Figure 1. Dynamics of Belarus’ foreign policy contacts with developing countries

Note: The dynamics of Belarus’ foreign policy contacts with China is not included. Source: Foreign Policy Index, BISS, 2011-2014.

Clouded relations with China: A critical revision

China holds a special place in the system of relations between Belarus and developing countries. Firstly, the volume of Belarus-China trade exceeds the volumes of Belarus’ trade with all other developing countries combined (although the proportion of the trade with China remains relatively small making up 3.9% in 2014). Secondly, Belarus and China have established large-scale credit and investment cooperation. Thirdly, since China was declared one of the foreign policy priorities in 2006, Belarus has considerably intensified political contacts and cooperation with China in the security, humanitarian and other sectors.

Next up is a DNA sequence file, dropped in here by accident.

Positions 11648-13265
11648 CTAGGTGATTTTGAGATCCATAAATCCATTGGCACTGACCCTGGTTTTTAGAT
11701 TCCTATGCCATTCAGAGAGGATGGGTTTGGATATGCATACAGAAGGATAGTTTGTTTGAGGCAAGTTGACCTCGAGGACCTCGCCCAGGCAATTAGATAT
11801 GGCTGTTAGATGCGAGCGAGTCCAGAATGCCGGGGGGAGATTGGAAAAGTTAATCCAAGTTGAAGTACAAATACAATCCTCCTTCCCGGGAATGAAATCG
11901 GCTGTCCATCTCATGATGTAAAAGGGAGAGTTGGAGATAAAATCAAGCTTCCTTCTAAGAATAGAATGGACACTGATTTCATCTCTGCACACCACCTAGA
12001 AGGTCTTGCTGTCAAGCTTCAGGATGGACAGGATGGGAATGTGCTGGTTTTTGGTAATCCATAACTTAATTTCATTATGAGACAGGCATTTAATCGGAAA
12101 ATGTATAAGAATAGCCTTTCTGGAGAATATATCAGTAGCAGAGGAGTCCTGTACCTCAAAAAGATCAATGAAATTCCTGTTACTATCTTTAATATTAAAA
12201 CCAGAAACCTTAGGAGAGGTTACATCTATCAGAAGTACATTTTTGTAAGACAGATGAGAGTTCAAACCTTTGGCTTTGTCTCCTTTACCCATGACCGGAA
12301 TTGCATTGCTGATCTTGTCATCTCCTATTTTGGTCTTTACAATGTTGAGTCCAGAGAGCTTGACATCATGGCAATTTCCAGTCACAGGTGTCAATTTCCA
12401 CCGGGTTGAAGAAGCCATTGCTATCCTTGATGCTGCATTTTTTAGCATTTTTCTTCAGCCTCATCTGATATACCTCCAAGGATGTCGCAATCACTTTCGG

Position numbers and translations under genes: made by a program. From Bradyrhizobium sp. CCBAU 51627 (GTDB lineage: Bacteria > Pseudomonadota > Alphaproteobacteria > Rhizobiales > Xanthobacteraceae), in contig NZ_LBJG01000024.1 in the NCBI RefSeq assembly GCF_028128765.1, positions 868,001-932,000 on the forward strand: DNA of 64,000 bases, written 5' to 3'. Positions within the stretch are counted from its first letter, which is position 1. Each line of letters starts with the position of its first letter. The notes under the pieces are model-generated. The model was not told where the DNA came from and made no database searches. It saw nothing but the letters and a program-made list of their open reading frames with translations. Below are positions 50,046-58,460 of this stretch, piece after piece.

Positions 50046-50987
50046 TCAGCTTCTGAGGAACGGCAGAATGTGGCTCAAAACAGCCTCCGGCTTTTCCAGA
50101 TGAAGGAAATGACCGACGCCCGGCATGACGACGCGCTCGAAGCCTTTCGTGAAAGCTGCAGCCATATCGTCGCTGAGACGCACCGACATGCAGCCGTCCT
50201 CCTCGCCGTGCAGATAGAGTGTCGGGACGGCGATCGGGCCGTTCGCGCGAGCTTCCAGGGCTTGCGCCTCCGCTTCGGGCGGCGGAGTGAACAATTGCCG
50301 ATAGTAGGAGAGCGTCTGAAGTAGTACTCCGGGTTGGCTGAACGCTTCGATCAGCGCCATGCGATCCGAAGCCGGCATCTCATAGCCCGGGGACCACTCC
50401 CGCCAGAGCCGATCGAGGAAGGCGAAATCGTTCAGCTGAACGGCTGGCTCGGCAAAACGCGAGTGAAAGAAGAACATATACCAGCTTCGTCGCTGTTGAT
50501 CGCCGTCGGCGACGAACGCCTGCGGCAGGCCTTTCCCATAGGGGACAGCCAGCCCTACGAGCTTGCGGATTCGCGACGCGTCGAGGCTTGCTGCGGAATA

However, the trade and investment cooperation with China remains unfavorable for Belarus. 3 A trade deficit is still a serious problem, although it decreased year-on-year from USD 2.37 billion to 1.73 billion year-on-year. 4 As before, Belarus mostly exports natural raw materials (potash fertilizers) and petrochemical products with low added value. Contrary to Belarus’ expectations, Chinese direct investments in the Belarusian economy remain insignificant, and the influence of Chinese tied loans on the economy and some particular enterprises is often questionable.